Cost Driver

The direct cause of a cost

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What is a Cost Driver?

A cost driver is the direct cause of a cost and its effect is on the total cost incurred. For example, if you are to determine the amount of electricity consumed in a particular period, the number of units consumed determines the total bill for electricity. In such a scenario, the number of units of electricity consumed is a cost driver.

Cost Driver - Different Types

Application of a Cost Driver in Computing a Product’s Cost

In a business venture, the major determinant of whether there will be continuity or discontinuity is cost. If the cost of production exceeds the revenue derived from a sale, there is a great probability of the business closing down. If the costs are less than revenue, there is profit and a probability of expansion. If the costs equal revenue, then the business is at a point of indifference and it can be closed or continued depending on other variables apart from cost or how costs can possibly be adjusted.

In order to make rational business decisions, you require viable costing methods to get the correct cost or a figure which is close enough to the actual cost for you to perform reliable cost/revenue analysis. Failure to do so can lead to the closing of a business venture, due to poor cost computation, that may actually be profitable, or at least potentially profitable.

Total production costs are used to set the selling prices for particular products. Thus, if the costs are inaccurate, the profit forecasts will not be accurate, and the whole accounting system of the particular organization will be subject to errors.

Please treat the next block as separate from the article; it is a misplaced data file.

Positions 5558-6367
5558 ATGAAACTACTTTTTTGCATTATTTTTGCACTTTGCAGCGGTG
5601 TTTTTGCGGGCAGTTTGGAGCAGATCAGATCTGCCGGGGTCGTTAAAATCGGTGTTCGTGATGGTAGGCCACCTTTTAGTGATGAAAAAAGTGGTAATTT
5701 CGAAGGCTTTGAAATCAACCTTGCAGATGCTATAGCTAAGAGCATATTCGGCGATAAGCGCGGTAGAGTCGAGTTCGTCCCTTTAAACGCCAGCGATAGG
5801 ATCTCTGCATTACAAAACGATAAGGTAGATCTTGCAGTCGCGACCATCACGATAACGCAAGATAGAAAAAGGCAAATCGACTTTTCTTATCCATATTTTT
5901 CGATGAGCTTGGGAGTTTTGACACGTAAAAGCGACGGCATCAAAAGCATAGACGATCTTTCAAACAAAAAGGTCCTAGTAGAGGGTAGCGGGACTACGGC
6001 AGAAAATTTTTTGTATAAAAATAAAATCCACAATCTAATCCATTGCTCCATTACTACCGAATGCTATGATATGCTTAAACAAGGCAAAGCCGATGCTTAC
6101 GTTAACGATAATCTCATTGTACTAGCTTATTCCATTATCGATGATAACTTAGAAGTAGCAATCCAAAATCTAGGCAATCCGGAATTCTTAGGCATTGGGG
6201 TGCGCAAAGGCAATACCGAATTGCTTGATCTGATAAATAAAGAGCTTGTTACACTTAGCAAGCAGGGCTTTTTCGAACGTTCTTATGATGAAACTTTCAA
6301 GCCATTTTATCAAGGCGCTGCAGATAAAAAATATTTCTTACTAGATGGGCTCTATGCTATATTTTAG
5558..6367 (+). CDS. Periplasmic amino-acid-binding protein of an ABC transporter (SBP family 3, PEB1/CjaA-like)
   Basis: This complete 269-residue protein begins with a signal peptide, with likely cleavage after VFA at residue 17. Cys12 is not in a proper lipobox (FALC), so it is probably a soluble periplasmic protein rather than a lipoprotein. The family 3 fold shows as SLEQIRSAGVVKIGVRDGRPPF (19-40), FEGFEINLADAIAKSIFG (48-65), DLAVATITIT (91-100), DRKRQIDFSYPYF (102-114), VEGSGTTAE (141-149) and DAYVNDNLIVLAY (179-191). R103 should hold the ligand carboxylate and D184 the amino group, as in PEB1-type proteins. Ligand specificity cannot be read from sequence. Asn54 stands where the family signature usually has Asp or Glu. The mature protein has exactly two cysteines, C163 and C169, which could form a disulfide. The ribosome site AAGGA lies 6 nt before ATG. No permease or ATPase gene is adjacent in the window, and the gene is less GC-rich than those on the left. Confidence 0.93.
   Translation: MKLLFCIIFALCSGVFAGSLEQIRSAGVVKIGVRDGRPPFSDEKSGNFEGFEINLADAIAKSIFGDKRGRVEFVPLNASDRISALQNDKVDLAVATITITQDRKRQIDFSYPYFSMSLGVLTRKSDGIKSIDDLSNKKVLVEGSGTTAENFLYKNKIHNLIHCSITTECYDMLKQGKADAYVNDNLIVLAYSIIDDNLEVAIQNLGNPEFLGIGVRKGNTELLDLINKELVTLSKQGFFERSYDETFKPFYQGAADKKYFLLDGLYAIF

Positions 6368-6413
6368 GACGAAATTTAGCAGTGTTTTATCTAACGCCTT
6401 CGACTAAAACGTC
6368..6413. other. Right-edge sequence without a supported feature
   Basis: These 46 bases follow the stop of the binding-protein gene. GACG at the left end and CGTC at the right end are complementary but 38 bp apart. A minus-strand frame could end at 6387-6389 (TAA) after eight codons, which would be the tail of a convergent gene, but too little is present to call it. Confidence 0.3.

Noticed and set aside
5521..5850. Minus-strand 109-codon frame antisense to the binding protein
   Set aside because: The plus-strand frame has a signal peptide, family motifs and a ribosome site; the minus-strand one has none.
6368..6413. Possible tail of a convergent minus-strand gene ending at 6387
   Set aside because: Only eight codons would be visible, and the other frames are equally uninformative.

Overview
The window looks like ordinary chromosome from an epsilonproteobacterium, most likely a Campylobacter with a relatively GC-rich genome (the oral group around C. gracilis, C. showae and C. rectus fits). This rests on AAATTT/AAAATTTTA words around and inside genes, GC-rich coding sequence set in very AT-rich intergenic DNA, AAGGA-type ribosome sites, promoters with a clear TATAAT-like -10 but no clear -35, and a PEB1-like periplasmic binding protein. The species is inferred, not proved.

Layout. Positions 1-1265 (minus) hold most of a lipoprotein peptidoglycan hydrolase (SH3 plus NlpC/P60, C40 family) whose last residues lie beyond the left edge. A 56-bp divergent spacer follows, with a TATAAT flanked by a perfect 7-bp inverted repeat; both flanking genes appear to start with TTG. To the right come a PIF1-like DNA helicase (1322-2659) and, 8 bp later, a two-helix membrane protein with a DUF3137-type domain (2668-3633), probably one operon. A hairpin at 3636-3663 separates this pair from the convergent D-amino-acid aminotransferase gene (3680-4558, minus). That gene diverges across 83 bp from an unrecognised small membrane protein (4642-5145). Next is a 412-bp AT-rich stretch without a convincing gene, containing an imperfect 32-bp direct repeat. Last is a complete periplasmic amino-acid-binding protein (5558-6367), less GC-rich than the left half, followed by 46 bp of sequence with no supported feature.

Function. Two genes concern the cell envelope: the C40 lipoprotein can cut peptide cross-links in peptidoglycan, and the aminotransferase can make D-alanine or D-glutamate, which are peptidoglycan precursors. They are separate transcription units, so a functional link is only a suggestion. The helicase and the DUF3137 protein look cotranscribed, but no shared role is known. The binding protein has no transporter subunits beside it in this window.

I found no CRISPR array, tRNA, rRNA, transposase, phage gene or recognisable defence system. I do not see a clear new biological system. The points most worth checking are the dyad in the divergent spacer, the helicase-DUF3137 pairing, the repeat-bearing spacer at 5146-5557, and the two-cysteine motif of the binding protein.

Our main focus here will be Activity-Based Costing (ABC).

Activity-Based Costing (ABC)

An activity’s costs can be allocated to a particular production lot, and this makes activity-based costing an accurate way of allocating both direct and indirect costs. It is a method of computing costs associated with each product or line of production in a company based on the number of resources consumed by each activity.

As a result, cost drivers are most relevant in the ABC costing system.  The cost of each activity is apportioned to specific products or lines of production, based on resources consumed by cost drivers. A cost driver is a factor that creates or drives the cost of the activity. It is the root cause of why a particular cost occurred.

Activities consume resources while customers, products, and channels of production consume activities. Understanding this is fundamental to the cost allocation concept using cost drivers. The profitability of each customer can also be easily evaluated using cost drivers, and in cases of resource constraints, the less profitable order can be eliminated. Resources should be allocated to the most profitable activities or in proportion to profitability.